Let’s layer on some fresh new color
Is it time to give your home a color refresh? Whether you’re painting the interior or exterior of your house, it’s important to know how many coats of paint you’ll need. In most cases, two coats of paint are ideal to ensure complete coverage. There is an exception, though— if you’re adding a fresh coat of paint over the same color, you can get away with just a single coat. A primer can help reduce the number of paint coats you’ll need. In some situations, you may only need one coat of a 2-in-1 primer-and-paint combination.
Factors like the texture of the surface you're painting, the paint color and quality, and whether you're using a primer will help you decide how much paint you need to execute a paint job you’re proud to show off.
Benefits of a Second Coat of Paint
Applying a second coat of paint offers several benefits that make it worth investing the extra time and cost. Here are a few advantages of the second coat of paint:
The second coat can create richer color and hide any errors from the first round.
One coat indoors will look its best for roughly three years, while the second coat will extend that pristine look for up to 10 years indoors and five years outdoors.
The paint adheres better on the second coat if the surface is prepped, dry, and smooth.
The second coat of paint protects the first layer.
It's cost-effective. If you look at the cost of adding a second coat, it’s minimal in comparison to just one coat. A detailed cost of painting the interior of your house will also help you make more informed decisions about your project.
How Many Coats of Primer Do You Need Before Painting?
Paint primer is a painter’s BFF. How many coats of primer you need depends on surface texture, porosity, color, and environment. If you can’t decide, talk to a professional interior painter near you. In general, apply primer as follows:
For colored walls: Apply one coat of tinted primer to block existing color from showing through.
For high-moisture environments, like bathrooms: Apply two coats.
For wood: Apply two coats.
Let each coat dry completely before applying more.
But before you get started, make sure you choose one of the best paint primers for your project.
How Many Coats of Paint Do Interior Walls Need?
You’ll usually paint two coats on interior walls, but how many coats of paint you’ll need will vary depending on how porous or textured the wall is, and if it’s been painted before. Here are helpful guidelines for how many coats of paint you should apply to your interior walls.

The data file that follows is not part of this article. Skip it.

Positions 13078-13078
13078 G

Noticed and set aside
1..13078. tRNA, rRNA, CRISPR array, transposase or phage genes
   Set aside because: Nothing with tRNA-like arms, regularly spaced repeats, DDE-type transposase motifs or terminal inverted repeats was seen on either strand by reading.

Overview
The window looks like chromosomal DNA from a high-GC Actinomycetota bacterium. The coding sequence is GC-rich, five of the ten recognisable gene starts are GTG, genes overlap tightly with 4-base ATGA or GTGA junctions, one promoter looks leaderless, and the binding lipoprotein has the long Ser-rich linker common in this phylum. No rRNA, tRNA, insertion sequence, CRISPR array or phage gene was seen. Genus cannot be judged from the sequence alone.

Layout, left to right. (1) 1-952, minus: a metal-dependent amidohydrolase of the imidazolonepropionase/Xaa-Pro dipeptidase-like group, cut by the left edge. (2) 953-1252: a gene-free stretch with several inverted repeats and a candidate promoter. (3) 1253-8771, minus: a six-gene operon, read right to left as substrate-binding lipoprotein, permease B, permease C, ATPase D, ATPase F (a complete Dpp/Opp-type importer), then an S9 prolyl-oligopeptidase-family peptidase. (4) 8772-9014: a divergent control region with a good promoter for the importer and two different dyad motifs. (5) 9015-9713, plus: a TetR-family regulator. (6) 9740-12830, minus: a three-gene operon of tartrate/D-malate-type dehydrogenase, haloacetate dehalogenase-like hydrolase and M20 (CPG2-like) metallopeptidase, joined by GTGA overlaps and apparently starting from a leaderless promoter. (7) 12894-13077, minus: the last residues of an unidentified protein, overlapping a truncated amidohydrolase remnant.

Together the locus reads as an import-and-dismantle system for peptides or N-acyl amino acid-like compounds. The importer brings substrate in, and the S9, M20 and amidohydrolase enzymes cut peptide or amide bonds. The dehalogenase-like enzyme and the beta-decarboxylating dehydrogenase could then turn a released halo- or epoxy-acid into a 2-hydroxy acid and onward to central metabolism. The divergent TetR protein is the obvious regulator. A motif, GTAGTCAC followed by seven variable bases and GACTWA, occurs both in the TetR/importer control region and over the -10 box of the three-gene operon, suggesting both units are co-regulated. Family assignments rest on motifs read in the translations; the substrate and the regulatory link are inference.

Old (Already Painted) Walls Get One Coat of Paint
If you’re not changing colors and simply freshening up an interior wall that’s fallen victim to fingerprints and spaghetti splats, then one coat should be enough. Two coats are even better for satisfying results, especially if the old paint was faded or stained.
You might think that one coat of thicker paint is equal to two coats, but it’s not. A thick coat will take a few days to dry completely, and you’ll end up with sagging or cracking paint. Instead, a couple of quick, uniform coats will give you even, consistent results. If you want to go the DIY route, you can paint walls, ceilings, and trim in a room over the course of a weekend or two.
New Walls Get Two Coats of Paint
A new wall provides a fresh surface for painting without any residual color showing through. However, you'll need to apply a bit more since new drywall tends to soak up paint quickly. Here’s where a primer can help make the job easier and more cost-effective.
If you’re tempted to go with the least expensive paint based on the lowest price, you may end up costing yourself more time and money in the long run. Many of the low-cost paints are thin and take multiple coats to get the same coverage as the best paint brands.
Best results: Apply one coat of primer followed by two coats of paint for the best result and consistent, streak-free color.
A single coat won’t give you the solid coverage you’re looking for. Applying a second coat not only covers better and delivers richer color, but it adds durability and longevity to your paint, as mentioned earlier.
Repaired or Plaster Walls Get Three Coats of Paint
Plaster walls can also absorb a lot of paint, so overall you’ll technically end up applying three coats of paint to plaster or repaired walls, as they’ll be bare drywall that will drink the paint.
Best results: Make sure the plaster is dry. Any trapped moisture can cause the paint to blister, flake, and peel as the moisture pushes outward to escape.
Before applying your two coats of paint, spray on a mist coat to seal the plaster and prepare it to take paint. A mist coat is a 50/50 mixture of emulsion paint thinned down with water, making it easy to spray as well as soak into the new plaster to seal it.
Then you’re ready to apply your two coats of paint. Keep your coats thin. This will help create a stronger bond to the plaster. Also, avoid using a 2-in-1 primer and paint, as these tend to be thicker formulations to cover in a single coat that doesn’t stick as well to plaster walls.
Textured Walls Get Two Coats of Paint
As you might imagine, textured walls usually require more paint than a flat wall or ceiling. Because of this, textured walls require a primer coat and two coats of paint.